I was going to tell you a bit more about Johnny Carver, wasn’t I? He’s been on my mind lately because he’s got all my money, and I left him with instructions to sell the market. Given that there’s a war going on, and everything seems to be spiralling towards a pit of despair, I’ve been feeling quite positive for once. Optimistic even. I’ve been trying to think about when it was that I first started calling him Eggo. I think it must have been that time at the rugby club, when I’d just returned home, and he was holding court on one of his weekend breaks. I remember, he was wearing a casual suit with those carrot-leg trousers that are deliberately too small and stop on your ankles. They make men of a certain age look like a hard-boiled egg on a cocktail stick. I’m pretty sure that’s when I first began to formulate my ideas about killing him, too.
I wonder if the eggy tight suit-brogues’n’beard look is still a thing back home, or if they’ve moved on to something new? I imagine it has, because twats like him had become indistinguishable from people who bought the same big brands for bargain prices in supermarkets. Some creative type will have to think of a way to render the TK Maxx-man more Man-at-C&A to redress the balance.
Perhaps everyone will shift down a notch with the new paradigm coming – the formerly well off to use TK Maxx; the aspirant working class, downgraded to the centre aisle of the big discounters?
Or maybe we are heading into a new style of poverty, where we become so poor that advertising becomes pointless? One where perhaps, small-scale, big-thinking, types like me become the new key influencers? If things were to head that way, catalogue-man, and knitting pattern man, may find themselves once again at the vanguard of quality and style, where they belong.
When we were growing up, Eggo was shameless in his use of brand names. He betrayed no discomfort in referring to things like a can of Fanta, instead of saying some orange. Once, when he was invited to stay at Beacham with me, Polk shouted from his bedroom in the early hours, ‘For Christ’s sake Dickie, will you go to sleep.’ It would be the only time that he raised his voice to me. The cause was, of course, Eggo, who was up and down throughout the night raiding Polk’s private cupboard with its stash of sweets. All of which were considered by Polk as various different devices to keep him from smoking. It wouldn’t have been so bad had not the cuckoo clock above Polk’s chair decided to make one of his rare calls during one of his raids. When challenged about our nocturnal activities the following morning Eggo said that he came down in the night to get a packet of Beech Nut because it was good for his teeth. Beech Nut? Not chewing gum. I mean …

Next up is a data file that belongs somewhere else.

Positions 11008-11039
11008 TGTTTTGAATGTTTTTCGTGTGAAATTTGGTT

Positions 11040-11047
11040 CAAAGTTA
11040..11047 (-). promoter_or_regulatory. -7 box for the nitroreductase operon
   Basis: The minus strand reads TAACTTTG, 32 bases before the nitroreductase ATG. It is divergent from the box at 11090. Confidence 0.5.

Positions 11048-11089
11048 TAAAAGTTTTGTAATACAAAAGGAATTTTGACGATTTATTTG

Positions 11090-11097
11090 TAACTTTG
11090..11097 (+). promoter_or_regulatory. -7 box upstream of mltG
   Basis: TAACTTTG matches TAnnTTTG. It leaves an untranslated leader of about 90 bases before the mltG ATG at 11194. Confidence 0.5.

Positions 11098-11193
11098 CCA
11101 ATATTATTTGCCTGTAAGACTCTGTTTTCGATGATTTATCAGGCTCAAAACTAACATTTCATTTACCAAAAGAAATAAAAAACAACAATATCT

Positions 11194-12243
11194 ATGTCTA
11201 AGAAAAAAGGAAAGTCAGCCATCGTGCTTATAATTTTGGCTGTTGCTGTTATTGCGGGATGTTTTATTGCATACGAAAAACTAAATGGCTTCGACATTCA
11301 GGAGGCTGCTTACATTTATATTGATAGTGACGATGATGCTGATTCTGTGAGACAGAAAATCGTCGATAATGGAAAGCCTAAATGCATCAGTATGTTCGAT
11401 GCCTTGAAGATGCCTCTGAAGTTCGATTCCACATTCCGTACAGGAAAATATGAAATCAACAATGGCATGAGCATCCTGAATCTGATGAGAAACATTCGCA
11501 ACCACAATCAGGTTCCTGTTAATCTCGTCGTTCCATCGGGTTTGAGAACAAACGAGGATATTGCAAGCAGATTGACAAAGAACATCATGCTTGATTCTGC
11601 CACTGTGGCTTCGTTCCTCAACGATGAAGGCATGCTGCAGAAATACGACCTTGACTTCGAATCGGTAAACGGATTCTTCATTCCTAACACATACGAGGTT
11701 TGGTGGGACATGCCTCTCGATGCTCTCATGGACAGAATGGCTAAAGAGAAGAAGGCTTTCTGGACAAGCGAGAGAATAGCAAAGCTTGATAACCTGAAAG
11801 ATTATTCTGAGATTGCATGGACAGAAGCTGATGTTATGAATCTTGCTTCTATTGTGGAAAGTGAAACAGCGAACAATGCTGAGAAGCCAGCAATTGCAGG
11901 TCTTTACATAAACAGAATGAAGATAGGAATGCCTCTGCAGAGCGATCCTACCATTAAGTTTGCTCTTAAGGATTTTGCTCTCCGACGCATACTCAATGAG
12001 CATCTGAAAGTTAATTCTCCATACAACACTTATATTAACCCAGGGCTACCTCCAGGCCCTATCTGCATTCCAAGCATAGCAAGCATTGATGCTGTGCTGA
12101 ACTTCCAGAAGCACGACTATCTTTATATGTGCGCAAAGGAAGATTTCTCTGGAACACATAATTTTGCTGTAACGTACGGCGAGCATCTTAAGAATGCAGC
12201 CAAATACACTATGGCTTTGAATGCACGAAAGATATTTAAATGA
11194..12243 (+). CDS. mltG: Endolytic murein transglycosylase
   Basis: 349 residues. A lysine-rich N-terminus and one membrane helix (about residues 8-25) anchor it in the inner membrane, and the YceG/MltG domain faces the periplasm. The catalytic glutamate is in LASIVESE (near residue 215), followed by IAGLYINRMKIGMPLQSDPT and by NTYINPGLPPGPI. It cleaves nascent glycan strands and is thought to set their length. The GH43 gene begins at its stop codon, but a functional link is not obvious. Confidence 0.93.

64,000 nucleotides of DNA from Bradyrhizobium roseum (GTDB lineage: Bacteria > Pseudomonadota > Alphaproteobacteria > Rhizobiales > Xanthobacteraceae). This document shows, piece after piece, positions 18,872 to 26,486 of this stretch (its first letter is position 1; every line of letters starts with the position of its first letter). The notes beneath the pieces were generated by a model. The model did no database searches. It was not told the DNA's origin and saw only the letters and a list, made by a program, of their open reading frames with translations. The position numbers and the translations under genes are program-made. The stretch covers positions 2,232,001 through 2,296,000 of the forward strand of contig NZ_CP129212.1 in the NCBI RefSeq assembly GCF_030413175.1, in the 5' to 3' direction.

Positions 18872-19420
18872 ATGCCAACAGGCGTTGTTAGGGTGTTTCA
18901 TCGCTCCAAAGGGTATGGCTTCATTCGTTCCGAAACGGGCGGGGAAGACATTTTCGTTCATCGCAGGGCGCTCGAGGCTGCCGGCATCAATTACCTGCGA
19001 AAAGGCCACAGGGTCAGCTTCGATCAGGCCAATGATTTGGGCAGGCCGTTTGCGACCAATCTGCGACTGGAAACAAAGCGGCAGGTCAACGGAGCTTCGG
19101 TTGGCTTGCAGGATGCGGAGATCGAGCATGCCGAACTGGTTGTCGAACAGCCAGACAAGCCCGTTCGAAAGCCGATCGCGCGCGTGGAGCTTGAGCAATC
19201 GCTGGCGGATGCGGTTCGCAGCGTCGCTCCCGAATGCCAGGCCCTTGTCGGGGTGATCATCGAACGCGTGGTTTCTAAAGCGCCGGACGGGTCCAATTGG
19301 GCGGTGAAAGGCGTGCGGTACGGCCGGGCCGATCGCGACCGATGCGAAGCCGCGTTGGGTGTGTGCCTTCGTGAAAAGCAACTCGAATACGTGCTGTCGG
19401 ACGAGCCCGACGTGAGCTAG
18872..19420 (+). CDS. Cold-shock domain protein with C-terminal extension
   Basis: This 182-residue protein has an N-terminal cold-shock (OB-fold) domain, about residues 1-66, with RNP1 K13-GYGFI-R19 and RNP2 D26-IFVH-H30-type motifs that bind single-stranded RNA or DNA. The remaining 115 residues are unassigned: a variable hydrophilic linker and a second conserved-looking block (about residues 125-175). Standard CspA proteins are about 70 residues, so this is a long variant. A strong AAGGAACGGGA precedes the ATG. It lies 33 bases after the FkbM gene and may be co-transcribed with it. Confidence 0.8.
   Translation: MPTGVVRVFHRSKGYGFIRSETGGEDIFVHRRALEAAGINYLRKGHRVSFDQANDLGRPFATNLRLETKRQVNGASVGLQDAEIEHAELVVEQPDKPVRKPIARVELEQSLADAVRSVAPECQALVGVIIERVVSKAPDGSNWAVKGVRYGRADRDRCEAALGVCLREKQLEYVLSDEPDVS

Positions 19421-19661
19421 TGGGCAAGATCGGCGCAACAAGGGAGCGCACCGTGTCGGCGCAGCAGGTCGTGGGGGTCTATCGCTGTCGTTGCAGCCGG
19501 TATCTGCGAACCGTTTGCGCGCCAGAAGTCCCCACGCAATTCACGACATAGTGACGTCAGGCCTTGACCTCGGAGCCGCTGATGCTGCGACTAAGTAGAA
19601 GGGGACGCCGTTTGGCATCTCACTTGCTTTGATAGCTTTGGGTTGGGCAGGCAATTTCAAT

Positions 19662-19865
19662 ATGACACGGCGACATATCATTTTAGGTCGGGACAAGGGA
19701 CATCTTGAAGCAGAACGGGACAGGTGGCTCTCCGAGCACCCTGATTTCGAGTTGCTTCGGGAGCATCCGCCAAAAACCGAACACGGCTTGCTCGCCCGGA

It was the only time Eggo went to Beacham. Later, when Polk had gone, me and Dolly were watching the Test match, and during a drinks-break, she put down her knitting, and told me that his judgment of the Boy King had been that he was too self-important, which was varied to self-centred, vain, and arrogant in subsequent versions as I grew older. I’ve always wondered what he actually said, and whether, if she’d lived long enough, she’d have revealed that a swear word had been part of the description, when she considered me ready for that sort of language.
I was in the same school teams as Eggo. Him, all equipped, semi-pro, me, well, rather more catalogue boy and other items that could be scavanged from elsewhere. It was that Golden Age of education, where everything was free of charge with the sole exception of everything else, by which I mean clothes, footwear, and every other essential that was required to complete an education. We had to bring our own mirrors from home for physics experiments and were forced to purchase the kit if you made the school team in any sport. Eggo was sponsored by the Anabaptists, so he was fine, but boys like me had to take the negotiation home to our parents. And we didn’t have High-Priests and Elders of the Anabaptists for parents, unfortunately, we had normal [sic] ones who said things like:
Representing the school and paying to do it? I’m not having it Dickie. If that’s how the world works, the best-off parents can buy their lads into everything. Well, do they? Does Brian Yeardley’s lad play for the school team? Does he?
No papa, but he plays the oboe for the Navy Cadet Force orchestra. And it’s got a pink case.
What! Bryan Yeardley’s lad’s is a ponce in an orchestra? I’m not having it Dickie. I played rugby with Bryan. Why can’t you just be normal straight about things, the way Johnny Carver does? His father* hasn’t got a proper job, and Johnny’s in every team going. How does that work? Look son, I’m not saying you’ve lied, but you probably have.
I think that’s perhaps where my relationship with knitwear began. Oh, and the desire to crush my adversaries’ skulls like an egg shell under a car wheel.
*rhymes with gather
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